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Fine Structure of Pareto Front of Multi-Objective Optimal Feedback Control Design

[+] Author Affiliations
Yousef Naranjani, Yousef Sardahi, Jian-Qiao Sun

University of California, Merced, CA

Carlos Hernandez, Oliver Schuetze

CINVESTAV-IPN, Mexico City, Mexico

Paper No. DSCC2013-3944, pp. V001T15A009; 6 pages
doi:10.1115/DSCC2013-3944
From:
  • ASME 2013 Dynamic Systems and Control Conference
  • Volume 1: Aerial Vehicles; Aerospace Control; Alternative Energy; Automotive Control Systems; Battery Systems; Beams and Flexible Structures; Biologically-Inspired Control and its Applications; Bio-Medical and Bio-Mechanical Systems; Biomedical Robots and Rehab; Bipeds and Locomotion; Control Design Methods for Adv. Powertrain Systems and Components; Control of Adv. Combustion Engines, Building Energy Systems, Mechanical Systems; Control, Monitoring, and Energy Harvesting of Vibratory Systems
  • Palo Alto, California, USA, October 21–23, 2013
  • Conference Sponsors: Dynamic Systems and Control Division
  • ISBN: 978-0-7918-5612-3
  • Copyright © 2013 by ASME

abstract

Recently, we have proposed the simple cell mapping method (SCM) for global solutionsof multi-objective optimization problems (MOPs). We have applied the SCM method to the multi-objective optimal time domain design of PID control gains for linear systems to simultaneously minimize the overshoot, peak time and integrated absolute tracking error of the closed-loop step response. The SCM method can efficiently obtain the Pareto set and Pareto front globally, which represent the optimal control gains and performance measures, respectively. The Pareto set and Pareto front contain a complete set of control designs with various compromises in the tracking performance, and give the system designer a much wider range of choices and flexibility. Furthermore, we have discovered a fine structure of the Pareto front of the MOP solution, which was notseen before in the literature. In this paper, we further examine the implication of the fine structure with regard to the vibration control design and expected performance of the controller, and compare our findings with the dominant method in MOP studies, i.e. the genetic algorithm.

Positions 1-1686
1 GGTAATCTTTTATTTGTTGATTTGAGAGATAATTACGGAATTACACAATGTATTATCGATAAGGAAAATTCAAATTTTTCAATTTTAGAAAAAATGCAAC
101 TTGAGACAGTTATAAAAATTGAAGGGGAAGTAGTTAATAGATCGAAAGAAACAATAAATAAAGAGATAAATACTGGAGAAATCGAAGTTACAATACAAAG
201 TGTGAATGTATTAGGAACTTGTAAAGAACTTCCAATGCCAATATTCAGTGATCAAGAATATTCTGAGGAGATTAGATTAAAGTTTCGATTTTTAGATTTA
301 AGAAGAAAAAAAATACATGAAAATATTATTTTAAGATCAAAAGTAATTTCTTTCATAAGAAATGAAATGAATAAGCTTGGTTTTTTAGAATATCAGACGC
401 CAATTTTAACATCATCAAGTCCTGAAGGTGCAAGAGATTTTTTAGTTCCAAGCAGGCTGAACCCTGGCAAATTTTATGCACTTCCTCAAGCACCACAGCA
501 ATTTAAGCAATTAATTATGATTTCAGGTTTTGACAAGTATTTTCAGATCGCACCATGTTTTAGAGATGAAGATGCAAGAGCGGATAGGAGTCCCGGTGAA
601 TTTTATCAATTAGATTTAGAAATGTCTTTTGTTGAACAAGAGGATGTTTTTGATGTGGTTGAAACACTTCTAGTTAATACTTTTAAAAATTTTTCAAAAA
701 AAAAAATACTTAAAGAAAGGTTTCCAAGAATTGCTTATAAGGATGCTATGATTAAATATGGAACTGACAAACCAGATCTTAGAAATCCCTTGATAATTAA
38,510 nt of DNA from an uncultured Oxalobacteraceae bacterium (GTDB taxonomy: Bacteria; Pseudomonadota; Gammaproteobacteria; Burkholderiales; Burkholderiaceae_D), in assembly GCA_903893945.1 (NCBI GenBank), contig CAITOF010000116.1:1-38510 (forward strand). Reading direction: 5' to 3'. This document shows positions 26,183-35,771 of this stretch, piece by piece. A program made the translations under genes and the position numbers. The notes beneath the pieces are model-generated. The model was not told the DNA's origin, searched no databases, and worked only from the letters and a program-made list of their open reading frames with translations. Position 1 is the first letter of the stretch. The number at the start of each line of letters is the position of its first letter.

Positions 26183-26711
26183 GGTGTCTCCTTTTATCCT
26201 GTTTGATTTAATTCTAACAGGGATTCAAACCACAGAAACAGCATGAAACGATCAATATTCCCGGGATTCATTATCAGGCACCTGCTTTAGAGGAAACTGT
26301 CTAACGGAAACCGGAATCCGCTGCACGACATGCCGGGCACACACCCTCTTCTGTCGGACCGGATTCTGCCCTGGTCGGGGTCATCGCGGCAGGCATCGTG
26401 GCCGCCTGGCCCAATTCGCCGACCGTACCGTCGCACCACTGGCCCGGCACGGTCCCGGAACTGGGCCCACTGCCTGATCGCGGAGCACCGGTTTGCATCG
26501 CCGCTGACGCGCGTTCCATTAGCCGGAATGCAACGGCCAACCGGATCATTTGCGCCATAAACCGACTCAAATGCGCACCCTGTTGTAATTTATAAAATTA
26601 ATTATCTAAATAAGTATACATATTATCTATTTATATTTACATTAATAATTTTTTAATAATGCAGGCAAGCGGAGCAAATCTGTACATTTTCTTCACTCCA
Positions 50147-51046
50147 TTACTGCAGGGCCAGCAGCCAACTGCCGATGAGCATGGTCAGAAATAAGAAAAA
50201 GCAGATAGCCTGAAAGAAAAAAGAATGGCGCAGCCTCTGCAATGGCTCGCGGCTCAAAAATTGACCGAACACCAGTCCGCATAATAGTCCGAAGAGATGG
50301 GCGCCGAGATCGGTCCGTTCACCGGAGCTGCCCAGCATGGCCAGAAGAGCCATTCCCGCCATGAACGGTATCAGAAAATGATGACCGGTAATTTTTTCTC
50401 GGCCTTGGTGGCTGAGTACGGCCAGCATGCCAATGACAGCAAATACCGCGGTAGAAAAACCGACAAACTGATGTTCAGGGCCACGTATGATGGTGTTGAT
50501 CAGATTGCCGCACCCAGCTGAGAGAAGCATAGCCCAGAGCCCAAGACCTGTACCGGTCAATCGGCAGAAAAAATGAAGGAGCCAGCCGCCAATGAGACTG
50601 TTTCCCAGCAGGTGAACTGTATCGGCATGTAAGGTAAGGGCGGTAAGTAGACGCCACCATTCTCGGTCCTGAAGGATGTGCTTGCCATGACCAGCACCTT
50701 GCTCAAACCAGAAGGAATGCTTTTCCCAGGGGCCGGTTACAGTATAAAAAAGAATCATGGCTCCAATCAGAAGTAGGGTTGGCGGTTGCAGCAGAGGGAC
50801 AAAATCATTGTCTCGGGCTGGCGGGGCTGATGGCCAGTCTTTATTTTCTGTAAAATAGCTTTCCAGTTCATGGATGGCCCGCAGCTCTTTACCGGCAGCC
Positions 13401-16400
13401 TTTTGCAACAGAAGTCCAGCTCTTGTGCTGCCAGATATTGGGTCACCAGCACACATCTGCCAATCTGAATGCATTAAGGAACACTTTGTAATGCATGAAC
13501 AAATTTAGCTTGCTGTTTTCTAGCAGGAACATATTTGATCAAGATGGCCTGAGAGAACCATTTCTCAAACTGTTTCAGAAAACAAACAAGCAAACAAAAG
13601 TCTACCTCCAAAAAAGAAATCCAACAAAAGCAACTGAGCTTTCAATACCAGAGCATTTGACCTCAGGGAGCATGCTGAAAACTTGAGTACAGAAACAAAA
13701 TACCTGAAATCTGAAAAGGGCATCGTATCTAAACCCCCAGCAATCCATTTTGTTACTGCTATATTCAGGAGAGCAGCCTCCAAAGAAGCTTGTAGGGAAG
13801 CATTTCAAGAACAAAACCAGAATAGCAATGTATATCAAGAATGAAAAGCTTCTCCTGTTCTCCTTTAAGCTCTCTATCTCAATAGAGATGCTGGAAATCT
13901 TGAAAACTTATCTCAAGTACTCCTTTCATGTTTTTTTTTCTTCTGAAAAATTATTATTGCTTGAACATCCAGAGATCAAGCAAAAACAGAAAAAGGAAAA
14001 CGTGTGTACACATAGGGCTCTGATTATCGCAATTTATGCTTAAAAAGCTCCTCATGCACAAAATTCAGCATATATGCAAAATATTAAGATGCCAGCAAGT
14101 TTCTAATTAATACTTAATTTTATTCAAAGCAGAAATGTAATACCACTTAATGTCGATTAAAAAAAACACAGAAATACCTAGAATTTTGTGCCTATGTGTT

Copyright © 2013 by ASME
Topics: Design , Feedback

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